Step 6: When students have finished writing about their favorite events, have them put the pages of the book in order. There will be pictures on the front of the pages, but the back pages will be empty when they are put together into book format. On these back pages, have students add other memories from the year. These might include a favorite project or unit, the best book they read, a really funny moment, the best day of the year, their favorite school lunch, their best friends, something that they wish they could do over, etc. The final back page of the book should be left blank. Students can write the word "Autographs" at the top.
Step 7: Let students create their own cover pages using a publishing or word processing program. Have students include the year, their name, and their teacher's name.
Step 8: Help students copy and paste the class photo onto the cover page they have designed. Have students print their cover pages and glue them onto construction paper.
Note: If students do not have the ability to cut and paste a class photo into another document, students should glue the class photo to a sheet of construction paper and decorate around it, including the school year's date, the teacher's name, and anything else they deem pertinent.
Step 9: Laminate the cover pages for extra durability.
Step 10: Use a binding machine (or a stapler) to put the yearbooks together. When the book is complete, allow students to decorate the different pages with stickers, stenciled titles, etc.
Step 11: When everyone has completed their yearbook, allow students to share their work with others during a class End of the Year Autograph Party. During this time, allow students to write positive messages to each other and sign their names.
Supporting All Learners
Students who moved in later in the year will not have as many memories as others and may feel less inclined to participate in or left out while doing this project. Have those students focus on the time they did spend in your room. Using a digital camera, take some photos that include the student with new friends and in new situations in order to give him or her a solid base from which to work.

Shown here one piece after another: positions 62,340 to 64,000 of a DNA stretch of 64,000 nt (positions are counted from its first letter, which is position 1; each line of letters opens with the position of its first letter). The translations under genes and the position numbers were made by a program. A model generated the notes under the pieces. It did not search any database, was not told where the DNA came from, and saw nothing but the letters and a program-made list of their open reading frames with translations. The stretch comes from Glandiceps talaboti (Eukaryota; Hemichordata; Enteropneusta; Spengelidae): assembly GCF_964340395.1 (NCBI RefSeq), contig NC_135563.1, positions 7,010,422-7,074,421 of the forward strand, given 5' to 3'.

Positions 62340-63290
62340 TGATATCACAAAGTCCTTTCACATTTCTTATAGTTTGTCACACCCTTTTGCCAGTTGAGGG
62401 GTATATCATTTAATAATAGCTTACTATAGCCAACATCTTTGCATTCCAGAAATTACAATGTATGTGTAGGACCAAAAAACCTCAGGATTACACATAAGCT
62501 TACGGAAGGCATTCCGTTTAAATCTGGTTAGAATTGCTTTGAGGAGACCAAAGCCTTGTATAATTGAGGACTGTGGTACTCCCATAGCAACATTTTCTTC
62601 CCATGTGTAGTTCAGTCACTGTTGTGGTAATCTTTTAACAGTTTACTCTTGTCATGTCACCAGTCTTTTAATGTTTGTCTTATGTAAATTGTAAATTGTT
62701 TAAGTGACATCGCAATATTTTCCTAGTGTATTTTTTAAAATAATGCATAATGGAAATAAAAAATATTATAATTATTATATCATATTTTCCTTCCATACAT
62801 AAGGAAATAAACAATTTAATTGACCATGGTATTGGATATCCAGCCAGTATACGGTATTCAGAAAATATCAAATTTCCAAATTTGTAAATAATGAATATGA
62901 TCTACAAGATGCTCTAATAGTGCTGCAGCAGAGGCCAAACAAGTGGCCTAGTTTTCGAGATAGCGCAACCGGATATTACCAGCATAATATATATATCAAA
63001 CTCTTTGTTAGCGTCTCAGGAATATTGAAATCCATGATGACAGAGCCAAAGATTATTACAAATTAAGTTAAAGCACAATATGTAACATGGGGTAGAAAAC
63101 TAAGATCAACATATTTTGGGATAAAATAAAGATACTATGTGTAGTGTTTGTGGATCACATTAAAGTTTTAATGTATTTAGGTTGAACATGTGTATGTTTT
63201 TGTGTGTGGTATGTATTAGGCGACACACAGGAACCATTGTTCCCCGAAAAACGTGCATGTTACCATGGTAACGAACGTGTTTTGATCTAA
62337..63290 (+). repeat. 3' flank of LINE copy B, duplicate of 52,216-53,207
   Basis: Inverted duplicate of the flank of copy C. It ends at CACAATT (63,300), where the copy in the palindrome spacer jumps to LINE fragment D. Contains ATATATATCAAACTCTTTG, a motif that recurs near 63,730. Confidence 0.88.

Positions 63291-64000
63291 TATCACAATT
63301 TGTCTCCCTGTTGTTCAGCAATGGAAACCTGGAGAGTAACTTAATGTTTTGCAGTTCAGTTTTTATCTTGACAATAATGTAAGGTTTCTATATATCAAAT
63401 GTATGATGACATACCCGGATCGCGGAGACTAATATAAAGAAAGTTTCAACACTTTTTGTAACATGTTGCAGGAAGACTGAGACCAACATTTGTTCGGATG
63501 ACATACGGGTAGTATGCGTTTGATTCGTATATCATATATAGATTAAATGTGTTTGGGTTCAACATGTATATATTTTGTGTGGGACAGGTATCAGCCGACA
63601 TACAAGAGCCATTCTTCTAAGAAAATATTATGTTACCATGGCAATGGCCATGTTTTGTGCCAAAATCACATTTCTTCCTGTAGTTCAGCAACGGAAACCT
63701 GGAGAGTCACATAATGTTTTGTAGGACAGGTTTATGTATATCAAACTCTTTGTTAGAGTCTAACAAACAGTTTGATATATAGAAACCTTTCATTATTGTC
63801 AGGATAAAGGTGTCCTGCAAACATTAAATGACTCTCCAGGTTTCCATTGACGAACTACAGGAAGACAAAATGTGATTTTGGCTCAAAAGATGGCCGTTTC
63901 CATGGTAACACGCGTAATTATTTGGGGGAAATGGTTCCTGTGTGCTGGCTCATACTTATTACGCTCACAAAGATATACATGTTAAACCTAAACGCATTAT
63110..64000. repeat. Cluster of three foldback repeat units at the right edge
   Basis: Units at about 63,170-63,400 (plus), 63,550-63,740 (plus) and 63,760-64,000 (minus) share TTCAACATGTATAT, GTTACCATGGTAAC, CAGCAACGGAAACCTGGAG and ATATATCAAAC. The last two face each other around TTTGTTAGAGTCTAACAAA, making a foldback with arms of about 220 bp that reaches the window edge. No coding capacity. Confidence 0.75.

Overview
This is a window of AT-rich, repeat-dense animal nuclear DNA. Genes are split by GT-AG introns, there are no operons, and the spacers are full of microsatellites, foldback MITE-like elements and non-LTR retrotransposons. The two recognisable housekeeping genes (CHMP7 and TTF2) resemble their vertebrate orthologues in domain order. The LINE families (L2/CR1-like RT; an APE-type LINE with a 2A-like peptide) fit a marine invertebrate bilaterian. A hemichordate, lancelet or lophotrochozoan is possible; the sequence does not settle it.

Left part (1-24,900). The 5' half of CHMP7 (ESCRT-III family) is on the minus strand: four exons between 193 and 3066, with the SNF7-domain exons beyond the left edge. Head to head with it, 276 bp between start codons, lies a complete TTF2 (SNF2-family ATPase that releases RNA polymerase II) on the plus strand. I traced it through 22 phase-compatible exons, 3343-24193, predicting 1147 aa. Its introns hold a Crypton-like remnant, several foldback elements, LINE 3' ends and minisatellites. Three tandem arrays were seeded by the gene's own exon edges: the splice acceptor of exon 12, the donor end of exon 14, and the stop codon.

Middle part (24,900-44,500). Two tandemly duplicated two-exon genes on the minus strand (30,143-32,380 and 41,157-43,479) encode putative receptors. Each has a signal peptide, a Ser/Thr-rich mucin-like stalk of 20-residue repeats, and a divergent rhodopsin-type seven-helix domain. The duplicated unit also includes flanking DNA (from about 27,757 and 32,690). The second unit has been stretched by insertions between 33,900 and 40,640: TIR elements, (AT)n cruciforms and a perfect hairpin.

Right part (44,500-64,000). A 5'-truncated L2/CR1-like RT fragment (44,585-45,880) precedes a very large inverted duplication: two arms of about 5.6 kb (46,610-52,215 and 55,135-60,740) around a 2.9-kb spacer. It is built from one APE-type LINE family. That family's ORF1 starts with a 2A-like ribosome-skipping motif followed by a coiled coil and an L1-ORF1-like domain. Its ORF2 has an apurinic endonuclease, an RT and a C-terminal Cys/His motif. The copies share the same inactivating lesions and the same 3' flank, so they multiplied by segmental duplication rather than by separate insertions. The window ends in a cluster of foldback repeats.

- To give the yearbooks a "scrapbook" effect, have students mat the pictures on decorative papers in different colors and use scalloped scissors to trim decorative edges.
- Have students create a pull-out time line that includes all the months of the year. Students can highlight all of their favorite events on this time line and also include events that happened in the local, national, and world news throughout the school year.
Inform students' families in a note or through your class newsletter whenever you begin a new unit in language arts. Parents may be able to come in and help bind the yearbooks or perhaps supplement your photo collection with images that they took during the school year.
- Write a list of their top 10 favorite events of the past school year.
- Select digital images that represent their favorite events.
- Write captions to match each photo.
- Create a cover for their yearbook.
- Sequence all the pages chronologically.
- Did students have a clear idea of what their purpose was?
- Did you provide adequate time for each step?
- Did you brainstorm enough ideas together?
- Did you model enough for students to complete the assignment independently?
- Were students of all abilities able to complete this lesson successfully?
- Did students enjoy sharing their yearbooks with others?
- What would you do differently next time to improve this lesson?
- Were the students able to choose pictures that represented their favorite parts of the year?
- Did students write captions that described the pictures appropriately?
- Did the students work together well while putting the yearbooks together? Were they offering constructive suggestions?
- Was the finished product quality work?